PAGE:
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Ballet Talk for Dancers
Thyme

comparing boys and girls

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ifnotwhynot

Yes, at every studio I've ever been in, there have been far fewer guys than girls. But of the hundreds of girls at the studio, only a handful of girls had real talent/potential in ballet whereas most of the boys had that talent. Nearly every girl in America spends at least a little time in a dance studio, but guys don't usually join a dance class unless there's an inner drive leading them to it. Girls with very little talent will often spend years in dance training because it's fun, their friends are there, and it's a socially acceptable activity. Guys, on the other hand, will usually only stick around if it's obvious that they're very good at it.

 

In other words, years of ballet training can turn out a lot of girls with no career potential, but the guys who stick it out to the end probably do have career potential.

 

But, even taking that into account, the competition for girls is a lot more fierce than boys. It is what it is.

 

This is what I meant, and you have said it so much better!!

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dancemaven

In other words, years of ballet training can turn out a lot of girls with no career potential, but the guys who stick it out to the end probably do have career potential.

 

And the girls that 'stick it out to the end' also have career potential----there are just more of them, so more competition and thus, fewer of them will actually realize their career potential. In our experience, the boys that reach that point that want a job, get them. For the girls, however, it takes a lot more for the stars to align than just having the 'goods' and wanting a job.

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ceecee

To the parents of boys on this thread, nobody here is trying to de-value your sons' talent. We are just answering the question that was asked about why it is possible to delay training decisions for boys and not for girls. The short answer is because the situation allows it.

 

Don't feel threatened by these facts... rejoice in them!!! Your boys will get their dreams!! If someone told me that great news about my daughter I would take that ball & run with it!! :3dnod:

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Pierrette

Don't feel threatened by these facts... rejoice in them!!! Your boys will get their dreams!!

 

And don't just rejoice, shout it from the rooftops!!! "More guys should realize the opportunities that are available to them in the world of dance! College scholarships! See the world! Meet great people!"

 

I have a hunch that this is Nigel Lythgoe's #1 purpose in producing his dance shows - to showcase male dancers and promote the concept that dance is a worthwhile pursuit for guys.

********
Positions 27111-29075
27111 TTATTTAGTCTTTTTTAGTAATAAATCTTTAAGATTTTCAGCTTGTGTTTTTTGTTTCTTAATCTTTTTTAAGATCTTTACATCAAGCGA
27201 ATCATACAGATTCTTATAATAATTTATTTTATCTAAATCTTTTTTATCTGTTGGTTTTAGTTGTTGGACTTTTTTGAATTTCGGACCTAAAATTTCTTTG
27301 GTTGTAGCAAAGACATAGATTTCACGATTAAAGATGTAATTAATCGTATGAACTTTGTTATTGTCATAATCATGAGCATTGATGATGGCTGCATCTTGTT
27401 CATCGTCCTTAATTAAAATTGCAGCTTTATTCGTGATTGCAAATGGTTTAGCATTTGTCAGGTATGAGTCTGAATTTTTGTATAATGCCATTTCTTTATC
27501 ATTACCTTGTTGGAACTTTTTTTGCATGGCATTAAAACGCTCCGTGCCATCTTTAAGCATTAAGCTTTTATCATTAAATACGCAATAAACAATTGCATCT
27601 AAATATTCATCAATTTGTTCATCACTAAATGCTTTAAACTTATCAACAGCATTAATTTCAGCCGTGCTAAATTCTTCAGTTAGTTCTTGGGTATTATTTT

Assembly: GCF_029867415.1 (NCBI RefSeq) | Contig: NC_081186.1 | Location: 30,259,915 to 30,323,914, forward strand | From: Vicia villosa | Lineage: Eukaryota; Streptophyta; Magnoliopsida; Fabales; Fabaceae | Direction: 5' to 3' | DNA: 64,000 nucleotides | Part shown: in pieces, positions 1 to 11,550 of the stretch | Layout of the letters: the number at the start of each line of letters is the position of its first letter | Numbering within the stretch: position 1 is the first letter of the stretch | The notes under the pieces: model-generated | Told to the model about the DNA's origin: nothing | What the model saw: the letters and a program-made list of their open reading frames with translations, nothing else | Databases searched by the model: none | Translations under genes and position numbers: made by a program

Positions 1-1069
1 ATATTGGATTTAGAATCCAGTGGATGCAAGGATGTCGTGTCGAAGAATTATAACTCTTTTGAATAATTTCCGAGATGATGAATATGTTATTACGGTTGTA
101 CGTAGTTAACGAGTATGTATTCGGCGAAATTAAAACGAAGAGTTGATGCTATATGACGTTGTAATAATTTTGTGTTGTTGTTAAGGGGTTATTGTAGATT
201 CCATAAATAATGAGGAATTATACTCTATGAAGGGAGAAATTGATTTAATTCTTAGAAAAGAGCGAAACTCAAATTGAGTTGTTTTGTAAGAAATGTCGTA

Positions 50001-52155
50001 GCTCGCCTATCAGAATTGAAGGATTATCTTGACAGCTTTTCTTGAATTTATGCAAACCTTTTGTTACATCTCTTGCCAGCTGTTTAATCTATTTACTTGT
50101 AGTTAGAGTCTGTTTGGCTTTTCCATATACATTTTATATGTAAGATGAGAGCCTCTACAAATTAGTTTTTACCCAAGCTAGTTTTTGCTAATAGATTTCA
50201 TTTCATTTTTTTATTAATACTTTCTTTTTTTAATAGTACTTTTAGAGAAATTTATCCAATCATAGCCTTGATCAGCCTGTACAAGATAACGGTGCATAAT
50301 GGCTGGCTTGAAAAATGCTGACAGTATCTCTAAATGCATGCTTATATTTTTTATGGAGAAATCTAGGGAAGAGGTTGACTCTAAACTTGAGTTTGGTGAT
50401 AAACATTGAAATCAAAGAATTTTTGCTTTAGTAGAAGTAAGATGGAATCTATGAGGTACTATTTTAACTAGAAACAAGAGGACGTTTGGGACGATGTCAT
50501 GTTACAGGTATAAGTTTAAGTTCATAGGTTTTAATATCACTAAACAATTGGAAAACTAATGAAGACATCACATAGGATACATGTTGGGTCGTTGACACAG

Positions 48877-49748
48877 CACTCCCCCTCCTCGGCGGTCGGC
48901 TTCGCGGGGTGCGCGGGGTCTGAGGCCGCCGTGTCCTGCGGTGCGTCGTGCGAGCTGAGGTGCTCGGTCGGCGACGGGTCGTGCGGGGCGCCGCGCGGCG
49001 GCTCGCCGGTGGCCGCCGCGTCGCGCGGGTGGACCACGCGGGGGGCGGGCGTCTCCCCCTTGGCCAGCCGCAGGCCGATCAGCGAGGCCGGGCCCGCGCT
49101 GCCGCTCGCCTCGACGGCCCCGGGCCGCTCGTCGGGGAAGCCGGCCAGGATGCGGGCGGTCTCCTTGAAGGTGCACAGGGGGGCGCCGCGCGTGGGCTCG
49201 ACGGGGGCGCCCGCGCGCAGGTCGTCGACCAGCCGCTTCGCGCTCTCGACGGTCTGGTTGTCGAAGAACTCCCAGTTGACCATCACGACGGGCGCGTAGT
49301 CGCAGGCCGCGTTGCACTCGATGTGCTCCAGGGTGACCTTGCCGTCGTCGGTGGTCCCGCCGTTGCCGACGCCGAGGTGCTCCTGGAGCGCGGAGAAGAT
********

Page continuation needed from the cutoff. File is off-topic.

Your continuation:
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slhogan

 

And the girls that 'stick it out to the end' also have career potential----there are just more of them, so more competition and thus, fewer of them will actually realize their career potential. In our experience, the boys that reach that point that want a job, get them. For the girls, however, it takes a lot more for the stars to align than just having the 'goods' and wanting a job.

 

It's a tricky situation when dance schools turn out more career-ready dancers than there are jobs for dancers. Reminds me of the argument going on in Law circles. Law schools churn out way more lawyers than there are job opportunities for lawyers. I personally know 5 law graduates who can't find law-related employment.

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Curandera

Another thing being left out of the conversation is “pointe.” Male ballet dancers don’t perform in pointe shoes. That skill takes years to master. Therefore, girls need to start younger to be where they need to be at age 13 and up.

 

This is not to deny the incredible skills that male ballet dancers perform. I love them! But, compared to girls, it does shorten the time-put-in requirements needed to become great!

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Curandera

I also think that often dance parts for women call for women who look fairy-like, ethereal, in other words, young - Giselle, Cinderella, etc.

 

While males can be just about any age, a greater age difference where the male is older is generally more accepted - with maybe the exception of Romeo.

 

So women must look young but be extremely accomplished as a dancer. While men don't have to look young and can be the young lady's love interest at a wider range of age and therefore have more time to develop the requisite dance skills.

 

That may contribute to the disparity as well.

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Momof3darlings

I'm not so sure looking young is an asset for female dancers. It may look that way to an outsider or audience member simply because of the fact that the smaller bodies and hairstyles make dancers look younger and that they all look younger because of those things. But in general, truly looking younger can be a problem. Looking younger is quite a bit different than looking fairy-like or ethereal both which simply mean: light, airy, heavenly, diminutive. There are a couple of companies who do like the younger look for an R & J, but there is a balance to which the look of the couple has to fit the story, but also a point where it can become "icky" and that is something AD's think about.

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slhogan

Curandera, you bring up a great point with the pointe issue (I really didn't mean for that to be a pun!)